Making space for creativity

Posted on March 28, 2020 by Sarah Robertson

Does time feel like it’s in short supply right now? In a matter of weeks, our routines, lifestyles, and businesses have shifted beyond recognition. Which means you might be struggling to make room for yourself. This month’s blog is a bit different from what we usually publish and looks at some of the simple ways you can fit creativity into your days. I hope it resonates with you.

Making space for creativity

This year, I started The Artist’s Way, a 12-week course on ‘Discovering and Recovering your Creative Self’. The group I’m facilitating is now on chapter 10, ‘Recovering a Sense of Self Protection’. It’s been a struggle to keep up with it lately, but every Sunday night, we meet online to chat about what we’ve uncovered that week. And there have been so many benefits. The most important, for me anyway, has been re-learning the importance of making time for my ideas. Even if it’s just for 20 minutes upon waking or before sleeping, so I can feel fulfilled at the start or end of each day. I’ve shared a few hints and tips below which could help you too.

Value your time
Once I decided earlier this year to prioritise creativity, it became easier to adapt my approach to life and work and fit it in. I said no to things that could drain my resources and yes to things that filled my cup. And I feel calmer as a result. But for the last few weeks, we’ve lost some control over our life minutes. Many of us have turned our attention to caring for our children, all while juggling a career or business, and it doesn’t leave room for much else. This means that the moments we set aside for our interests are no longer there. So my plan, for now, is to keep it simple. To take small steps to engage in some form of creativity each day. And to protect that time as I know it supports my mental health.

Schedule in ‘mini creative dates’
Before lock-down, I followed a couple of online courses, started going on photo walks, and prepared to join a group programme for business. Sadly, I’ve had to drop the ball on these things, but if I have extra time in my day (which, let’s face it, is scarce), then I might try my hand at baking or playing, usually with our little intern. For you, meditation or calligraphy might be the answer. Or maybe illustration or photography. Anything that supports our minds will ultimately improve what we bring to the world at this time. The important thing is to be kind to ourselves and remember that it’s okay not to be doing all the things we were previously doing if they’re not achievable right now.

Remove unnecessary distractions
I often leave my phone in another room or switch it off, so I resist reaching for it. I switch off notifications and my apps, such as Instagram or WhatsApp, already require me to open them to see comments and messages. I firmly believe that someone will call me in an urgent situation, so emails and the like can always wait for an hour or two. Scheduling in windows early morning and late afternoon to read and reply often helps, so I’m protecting my time. TV, music or other background noise can also be a barrier, in which case you could take yourself off to another room or pop on some noise-cancelling headphones.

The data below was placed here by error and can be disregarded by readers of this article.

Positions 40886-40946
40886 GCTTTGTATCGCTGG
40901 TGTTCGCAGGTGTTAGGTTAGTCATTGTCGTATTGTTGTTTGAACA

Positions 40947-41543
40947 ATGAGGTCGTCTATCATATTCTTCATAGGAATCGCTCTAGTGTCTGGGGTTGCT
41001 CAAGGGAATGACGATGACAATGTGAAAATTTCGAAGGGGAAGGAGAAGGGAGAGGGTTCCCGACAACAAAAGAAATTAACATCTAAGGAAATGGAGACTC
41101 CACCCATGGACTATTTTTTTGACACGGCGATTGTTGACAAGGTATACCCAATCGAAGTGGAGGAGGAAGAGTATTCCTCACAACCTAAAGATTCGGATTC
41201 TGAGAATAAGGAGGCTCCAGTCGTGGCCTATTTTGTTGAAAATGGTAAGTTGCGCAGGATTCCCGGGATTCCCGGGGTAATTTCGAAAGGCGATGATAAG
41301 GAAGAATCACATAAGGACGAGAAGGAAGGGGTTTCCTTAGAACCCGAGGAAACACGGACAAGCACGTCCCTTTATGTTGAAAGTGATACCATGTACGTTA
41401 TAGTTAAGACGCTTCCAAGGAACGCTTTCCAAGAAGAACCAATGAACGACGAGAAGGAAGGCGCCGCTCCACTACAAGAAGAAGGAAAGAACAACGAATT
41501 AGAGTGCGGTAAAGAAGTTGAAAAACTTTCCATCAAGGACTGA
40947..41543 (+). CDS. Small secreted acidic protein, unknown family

People generate more ideas and solutions to creative problems when they're at home than in any other single environment.

Set up a dedicated space
Is there a place in your home that you can dedicate to your creativity? Maybe your dining room, office or living room? Or are you lucky enough to have a whole area you can use for your creative practice? My space happens to be my sofa, where plants usually surround me and, if I’m in the mood, I’ll pop on a favourite playlist or light a candle before getting down to writing. Having your own space helps to give you the best start, as does having all the materials you need to hand, so you don’t have to “set up” each time you want to create. You could also try changing your environment and moving furniture around if it’s no longer inspiring. This can change our approach to thinking and problem-solving, so I’m thinking of doing it myself!

Connect and collaborate with others
Connecting with others over The Artist’s Way has opened my mind up to joining and investing in smaller group programmes, and I plan to join others. But while those are on hold, I’ve still been making connection a priority. This might look like having a group WhatsApp call with your friends or taking part in a virtual pub quiz in your daily life. And in work, it could be anything from having a Zoom call instead of an email exchange or sending snail mail to a client or colleague. Throughout this time, let’s reach out to others and encourage them to reach out to us. It’s essential to set boundaries, of course, but it’s important to stay in touch too.

Keep an open mind
To paraphrase Donald M. Rattner in his article about ‘How to Use the Psychology of Space to Boost Your Creativity’, “People generate more ideas and solutions to creative problems when they’re at home than in any other single environment.” So, I wonder, could being confined to our homes spark our imagination? Can we look at this challenging time from a different perspective? Is it an opportunity to find more joy and play in our spaces? Our ability to wonder, and to search for answers, is what ignites our curiosity and creativity. So open your mind, see where it takes you. This time could be a catalyst for change in our approach to life and work.